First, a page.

In June, 23-year-old Colin Nathaniel Scott and his sister, Sable Scott, visited Yellowstone National Park in Wyoming.
Deputy Chief Ranger Lorant Veress explains to KULR 8 that the area where the pair were is “geothermally active” and that the designated walkways have a “closure” in place to prevent people from getting near the water.
Instead of staying on the designated walkways, however, the pair ignored the danger signs and wandered further into the park to look for a geyser to “Hot Pot” in.
Veress confirms the pair's intentions with KULR 8, saying, “…they were specifically moving in that area for a place that they could potentially get into and soak.”
“Hot Potting” is the term for illegally taking a soak in geyser waters of a park.
The National Park Service website explains that geysers, or “hot springs with constrictions in their plumbing... can exceed the surface boiling point (199°F/93°C).” And while acidic geysers and hot springs are extremely rare around the world, the majority in existence are in Norris Geyser Basin area of the park— exactly where the brother and sister attempted to Hot Pot.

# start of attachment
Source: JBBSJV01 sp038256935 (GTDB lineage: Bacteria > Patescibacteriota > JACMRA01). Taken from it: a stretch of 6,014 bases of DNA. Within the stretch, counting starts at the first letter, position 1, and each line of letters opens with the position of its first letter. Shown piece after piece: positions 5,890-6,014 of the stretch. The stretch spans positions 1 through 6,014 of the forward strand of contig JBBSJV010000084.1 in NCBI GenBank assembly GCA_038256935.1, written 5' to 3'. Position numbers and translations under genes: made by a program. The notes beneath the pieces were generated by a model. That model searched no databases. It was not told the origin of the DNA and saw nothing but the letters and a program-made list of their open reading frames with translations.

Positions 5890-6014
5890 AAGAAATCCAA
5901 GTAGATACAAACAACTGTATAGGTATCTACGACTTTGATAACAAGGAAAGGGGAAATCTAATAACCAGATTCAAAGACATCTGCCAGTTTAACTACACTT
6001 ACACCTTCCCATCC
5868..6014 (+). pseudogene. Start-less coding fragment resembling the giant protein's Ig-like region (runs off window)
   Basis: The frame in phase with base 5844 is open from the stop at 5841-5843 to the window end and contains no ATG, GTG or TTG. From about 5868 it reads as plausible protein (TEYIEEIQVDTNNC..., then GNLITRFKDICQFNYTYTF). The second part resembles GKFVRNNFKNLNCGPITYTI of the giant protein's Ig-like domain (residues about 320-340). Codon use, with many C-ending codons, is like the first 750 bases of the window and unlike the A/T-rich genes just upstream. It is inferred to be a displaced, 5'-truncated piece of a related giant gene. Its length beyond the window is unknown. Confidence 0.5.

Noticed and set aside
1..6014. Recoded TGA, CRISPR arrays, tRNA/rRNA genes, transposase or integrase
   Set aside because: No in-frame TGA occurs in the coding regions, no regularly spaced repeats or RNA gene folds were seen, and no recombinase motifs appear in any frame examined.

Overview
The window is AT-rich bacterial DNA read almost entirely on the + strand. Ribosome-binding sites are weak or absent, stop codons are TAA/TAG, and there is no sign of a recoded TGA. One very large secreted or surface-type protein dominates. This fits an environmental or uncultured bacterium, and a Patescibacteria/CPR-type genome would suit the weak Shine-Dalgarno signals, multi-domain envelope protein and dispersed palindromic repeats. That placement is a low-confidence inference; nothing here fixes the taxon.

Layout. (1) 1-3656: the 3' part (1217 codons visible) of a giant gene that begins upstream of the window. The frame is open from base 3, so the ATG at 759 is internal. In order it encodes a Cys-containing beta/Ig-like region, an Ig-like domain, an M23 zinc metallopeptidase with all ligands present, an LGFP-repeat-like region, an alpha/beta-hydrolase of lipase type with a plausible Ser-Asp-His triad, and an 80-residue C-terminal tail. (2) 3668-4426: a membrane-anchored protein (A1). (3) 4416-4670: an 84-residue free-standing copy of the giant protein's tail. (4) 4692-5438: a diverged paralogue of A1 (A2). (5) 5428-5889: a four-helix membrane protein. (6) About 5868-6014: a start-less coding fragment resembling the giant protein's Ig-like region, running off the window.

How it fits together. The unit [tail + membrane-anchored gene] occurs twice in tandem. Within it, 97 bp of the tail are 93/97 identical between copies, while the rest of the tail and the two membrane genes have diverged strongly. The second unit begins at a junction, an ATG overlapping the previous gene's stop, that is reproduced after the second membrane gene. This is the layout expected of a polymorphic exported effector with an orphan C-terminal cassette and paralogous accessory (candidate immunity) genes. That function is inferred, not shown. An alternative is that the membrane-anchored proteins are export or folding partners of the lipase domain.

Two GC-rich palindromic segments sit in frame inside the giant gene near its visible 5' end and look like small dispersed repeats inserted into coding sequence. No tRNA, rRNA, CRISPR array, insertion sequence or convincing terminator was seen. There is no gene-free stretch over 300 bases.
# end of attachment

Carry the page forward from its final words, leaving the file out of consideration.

Sadly for Colin, the hot spring they decided might be a good spot to take a dip was both. Cell phone footage taken by Sable, but not released by authorities, records the horrific moment unfolding.
The official report recently released to the public states:
“Her brother was reaching down to check the temperature of a hot spring when he slipped and fell into the pool.”
Colin never made it back out.
When authorities arrived on the scene, they found Colin's body, flip flops, and wallet in the water. However, the recovery efforts came to an abrupt halt when a lightning storm rolled into the area. When they returned, the body was nowhere to be found.
The official report obtained by KULR 8 confirmed that the hot spring was one of the acidic geysers in the area and his body had been dissolved:
This is not the first death related to hot springs and geysers in the park— some accidents and others from people trying to Hot Pot. There have been over 20 recorded deaths since 1870.